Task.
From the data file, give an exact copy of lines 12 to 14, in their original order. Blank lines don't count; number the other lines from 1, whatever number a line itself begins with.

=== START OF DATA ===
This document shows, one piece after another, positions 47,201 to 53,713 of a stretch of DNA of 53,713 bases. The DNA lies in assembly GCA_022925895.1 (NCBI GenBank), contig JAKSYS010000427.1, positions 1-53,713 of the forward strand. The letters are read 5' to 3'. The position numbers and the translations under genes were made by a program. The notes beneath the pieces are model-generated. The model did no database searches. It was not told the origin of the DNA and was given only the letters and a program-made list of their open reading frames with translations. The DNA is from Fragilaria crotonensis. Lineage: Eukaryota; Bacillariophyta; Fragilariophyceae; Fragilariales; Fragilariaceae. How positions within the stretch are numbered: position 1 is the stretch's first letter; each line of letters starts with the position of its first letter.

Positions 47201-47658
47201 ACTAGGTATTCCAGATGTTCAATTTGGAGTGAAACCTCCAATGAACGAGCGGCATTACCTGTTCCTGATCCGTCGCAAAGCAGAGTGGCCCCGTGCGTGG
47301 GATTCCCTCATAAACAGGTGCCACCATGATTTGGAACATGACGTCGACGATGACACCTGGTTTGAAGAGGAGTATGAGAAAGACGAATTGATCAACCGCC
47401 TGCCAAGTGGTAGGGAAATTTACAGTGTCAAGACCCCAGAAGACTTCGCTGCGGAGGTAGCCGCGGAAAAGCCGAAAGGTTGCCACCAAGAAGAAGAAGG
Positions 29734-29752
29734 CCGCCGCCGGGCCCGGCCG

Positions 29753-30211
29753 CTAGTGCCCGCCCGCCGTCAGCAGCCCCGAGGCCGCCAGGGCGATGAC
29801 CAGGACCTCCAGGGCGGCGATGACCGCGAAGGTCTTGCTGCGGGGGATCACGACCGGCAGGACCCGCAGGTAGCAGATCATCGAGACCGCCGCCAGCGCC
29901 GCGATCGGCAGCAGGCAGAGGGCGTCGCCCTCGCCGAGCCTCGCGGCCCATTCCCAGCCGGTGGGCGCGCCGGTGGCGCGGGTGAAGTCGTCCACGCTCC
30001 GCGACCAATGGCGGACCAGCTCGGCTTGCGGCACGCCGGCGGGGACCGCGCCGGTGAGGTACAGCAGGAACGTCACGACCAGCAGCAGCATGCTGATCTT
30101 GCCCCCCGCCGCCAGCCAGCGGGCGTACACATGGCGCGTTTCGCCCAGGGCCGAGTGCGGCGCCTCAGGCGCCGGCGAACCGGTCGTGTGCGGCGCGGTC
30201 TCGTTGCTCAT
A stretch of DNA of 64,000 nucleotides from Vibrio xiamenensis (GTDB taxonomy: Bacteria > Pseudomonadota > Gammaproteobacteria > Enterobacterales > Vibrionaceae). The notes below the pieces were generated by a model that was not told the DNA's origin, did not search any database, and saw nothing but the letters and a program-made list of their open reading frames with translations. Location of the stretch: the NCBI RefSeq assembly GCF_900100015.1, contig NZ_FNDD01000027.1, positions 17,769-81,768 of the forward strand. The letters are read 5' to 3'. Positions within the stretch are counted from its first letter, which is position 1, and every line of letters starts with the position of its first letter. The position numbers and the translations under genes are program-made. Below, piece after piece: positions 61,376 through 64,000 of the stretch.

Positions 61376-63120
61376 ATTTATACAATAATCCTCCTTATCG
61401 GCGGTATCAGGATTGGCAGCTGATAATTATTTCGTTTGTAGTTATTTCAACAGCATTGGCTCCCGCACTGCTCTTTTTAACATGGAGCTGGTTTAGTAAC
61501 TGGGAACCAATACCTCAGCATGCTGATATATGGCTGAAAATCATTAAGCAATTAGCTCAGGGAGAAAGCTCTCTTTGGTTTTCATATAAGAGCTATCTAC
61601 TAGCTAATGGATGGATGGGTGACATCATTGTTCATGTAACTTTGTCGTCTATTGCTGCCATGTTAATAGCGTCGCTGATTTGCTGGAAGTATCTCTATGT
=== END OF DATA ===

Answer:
30001 GCGACCAATGGCGGACCAGCTCGGCTTGCGGCACGCCGGCGGGGACCGCGCCGGTGAGGTACAGCAGGAACGTCACGACCAGCAGCAGCATGCTGATCTT
30101 GCCCCCCGCCGCCAGCCAGCGGGCGTACACATGGCGCGTTTCGCCCAGGGCCGAGTGCGGCGCCTCAGGCGCCGGCGAACCGGTCGTGTGCGGCGCGGTC
30201 TCGTTGCTCAT